Prior to launching his career as a leader and manager of media firms, Dr. Jarrett served as a Captain in the U.S. Army and graduated with honors from the United States Military Academy at West Point. He earned an M.B.A. from the University of Massachusetts, Amherst, MA, and later a Ph.D. in Financial Economics from Harvard Business School. He also worked as a research associate at Harvard Business School and as a Professor at Simmons College Graduate Management Program.

Today he teaches Financial Entrepreneurship at the Carolina Entrepreneurial Initiative at the Frank Hawkins Kenan Institute of Private Enterprise at University of North Carolina, Chapel Hill.

Ten Leaders Cooperative Marks Tenth Year

RESTON, VA/FORT LEE, NJ (TLC News) — The Ten Leaders Cooperative, the nation’s original promotional cooperative for experienced professionals, celebrates its tenth anniversary next month, Director Stephen E. Clark announced.

“We knew back in 2002 we’d created an important platform for our members,” said Clark this week, “but the evolution of the marketplace — principally the growth of online search — really defined our role and spurred our growth.”

Clark, a former newspaper publisher and Wall Street financial writer, founded The Cooperative in February 2002. He added that “our members are the reason we’ve been successful.”

The first group, The Ten Leaders of Matrimonial & Divorce Law of Northern New Jersey, was researched in the Spring and Summer 2002 and announced in The New York Times in September of that year. Since then hundreds of groups in the law, medicine and finance have been researched and developed, and more than 800 of the cooperative’s 5,000 inducted members have chosen active membership.

Active membership, proceeds of which sustain and grow the cooperative, involves the development of Ten Leaders materials, including a Ten Leaders profile, which are distributed in print and online for as long the professional practices and remains in good standing in his or her profession.  Ten Leaders profiles are widely regarded as by far the highest quality personal online presentation of an experienced professional today.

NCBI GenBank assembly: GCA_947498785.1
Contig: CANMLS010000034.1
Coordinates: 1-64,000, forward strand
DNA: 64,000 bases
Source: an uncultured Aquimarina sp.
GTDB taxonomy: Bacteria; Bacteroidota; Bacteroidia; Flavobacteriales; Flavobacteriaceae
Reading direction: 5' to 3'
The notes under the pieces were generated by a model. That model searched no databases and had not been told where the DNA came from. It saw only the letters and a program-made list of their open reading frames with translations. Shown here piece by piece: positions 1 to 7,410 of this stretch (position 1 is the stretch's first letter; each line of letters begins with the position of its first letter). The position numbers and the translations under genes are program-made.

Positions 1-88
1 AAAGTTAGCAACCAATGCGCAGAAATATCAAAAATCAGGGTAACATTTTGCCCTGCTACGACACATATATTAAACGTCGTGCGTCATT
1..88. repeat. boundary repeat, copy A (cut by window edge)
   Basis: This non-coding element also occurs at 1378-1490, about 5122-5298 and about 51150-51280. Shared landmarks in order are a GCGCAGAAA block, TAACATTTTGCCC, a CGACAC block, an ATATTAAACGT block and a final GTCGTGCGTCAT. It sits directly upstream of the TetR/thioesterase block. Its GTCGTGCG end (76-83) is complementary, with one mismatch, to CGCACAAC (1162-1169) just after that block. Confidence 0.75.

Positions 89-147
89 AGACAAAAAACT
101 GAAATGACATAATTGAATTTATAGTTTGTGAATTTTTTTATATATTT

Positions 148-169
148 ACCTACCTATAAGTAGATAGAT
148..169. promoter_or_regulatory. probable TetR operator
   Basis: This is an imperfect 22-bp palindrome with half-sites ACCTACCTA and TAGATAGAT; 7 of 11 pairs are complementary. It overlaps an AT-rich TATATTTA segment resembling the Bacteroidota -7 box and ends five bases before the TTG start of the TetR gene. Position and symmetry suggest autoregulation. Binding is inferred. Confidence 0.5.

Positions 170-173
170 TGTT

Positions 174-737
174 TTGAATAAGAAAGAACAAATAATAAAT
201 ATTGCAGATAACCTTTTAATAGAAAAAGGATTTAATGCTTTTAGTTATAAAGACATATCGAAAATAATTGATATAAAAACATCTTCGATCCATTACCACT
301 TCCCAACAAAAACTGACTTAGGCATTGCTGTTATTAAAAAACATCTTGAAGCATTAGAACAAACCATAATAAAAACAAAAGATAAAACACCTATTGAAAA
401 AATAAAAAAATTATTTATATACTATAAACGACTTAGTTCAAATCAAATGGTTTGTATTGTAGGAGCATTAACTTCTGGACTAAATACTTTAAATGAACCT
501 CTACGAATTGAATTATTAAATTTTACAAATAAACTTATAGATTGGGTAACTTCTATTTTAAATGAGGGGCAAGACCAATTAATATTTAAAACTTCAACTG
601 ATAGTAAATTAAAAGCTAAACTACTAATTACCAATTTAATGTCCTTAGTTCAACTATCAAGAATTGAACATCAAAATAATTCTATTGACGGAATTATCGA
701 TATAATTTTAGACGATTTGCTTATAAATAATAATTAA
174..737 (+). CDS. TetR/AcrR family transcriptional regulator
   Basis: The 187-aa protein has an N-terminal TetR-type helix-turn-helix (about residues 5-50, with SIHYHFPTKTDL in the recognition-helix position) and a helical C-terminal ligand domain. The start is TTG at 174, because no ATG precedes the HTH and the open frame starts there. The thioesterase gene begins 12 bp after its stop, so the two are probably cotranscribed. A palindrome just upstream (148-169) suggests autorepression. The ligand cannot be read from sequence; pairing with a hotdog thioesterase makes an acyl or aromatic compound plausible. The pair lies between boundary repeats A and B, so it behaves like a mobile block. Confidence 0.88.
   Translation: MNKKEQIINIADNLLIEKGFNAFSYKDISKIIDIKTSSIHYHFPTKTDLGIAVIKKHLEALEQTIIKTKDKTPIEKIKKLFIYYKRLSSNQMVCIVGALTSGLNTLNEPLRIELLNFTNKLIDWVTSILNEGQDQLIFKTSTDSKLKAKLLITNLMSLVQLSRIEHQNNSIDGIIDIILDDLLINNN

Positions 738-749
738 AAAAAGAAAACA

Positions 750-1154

Ongoing cooperative advertising campaigns of members and groups of members regularly appear in major metro publications, such as New York Magazine, Washingtonian and Philadelphia Magazine. Online campaigns on Facebook, Google AdWords and major news sites are regularly undertaken for active members as well.

The Ten Leaders Cooperative has profiled experienced professionals throughout the US, including San Francisco, Los Angeles, Chicago, Houston, Pittsburgh, New York, Boston, Washington and Atlanta.  Their profiles can be found at, and related sites, including such domains as and

The Ten Leaders Cooperative has been recognized as one of the most authoritative and cost-effective marketing solutions for qualifying professionals since the dawn of the digital age.

The Ten Leaders Cooperative is a unit of Newbridge Media LLC, which separately operates Digital Press International, an independent news service whose feature articles are distributed online. Both units are based at the American Press Institute Building, Reston, VA.

For more information about the Cooperative contact Kristin Kahl, 703-391-6833.


Health Care Attorney Keith Roberts Joins Brach Eichler

ROSELAND, NJ, Dec. 5 (TLC) — Attorney Keith J. Roberts, since 2006 a member of the Ten Leaders of Health Care Law of New Jersey, has joined the law firm of Brach Eichler L.L.C., based in Roseland.

Roberts, 43, is a longtime health care lawyer with deep roots to the New Jersey health care community, particularly independent practices and physicians.  He joins Brach Eichler  as a member of its health care practice, focusing on insurance litigation and arbitration matters.

Roberts built an early reputation as a successful litigator in Personal Injury Protection car-accident claims against insurance companies. According to his Ten Leaders profile, Roberts “brought a rare zeal to a field that many attorneys regarded as unimportant. In fact, in the late 1990s Roberts’ cases alone represented nearly 5% of all of New Jersey’s 20,000 so-called “PIP Arb” cases – an eye-popping share for a single attorney. That record earned the respect of many of the region’s physicians, whose payments had been held up by denials of insurance claims.”

Brach Eichler has nearly 60 lawyers, many focusing on commercial litigation and health-care matters.

“Early Stage Research” Another Warning for Magazine Industry

RESTON, VA Oct. 14 (TLC News) — Magazines in recent years have seen circulation and advertising declines, and, though not nearly as severe as newspapers, a slow, tough transition to the digital age.

Now an utterly innocent online video, beginning to go viral, may have one of those defining impacts on perceptions:

Magazine advertising still has its place, largely because digital advertising – with the notable exception of search – still doesn’t generate the consumer responsiveness that print advertising did for decades.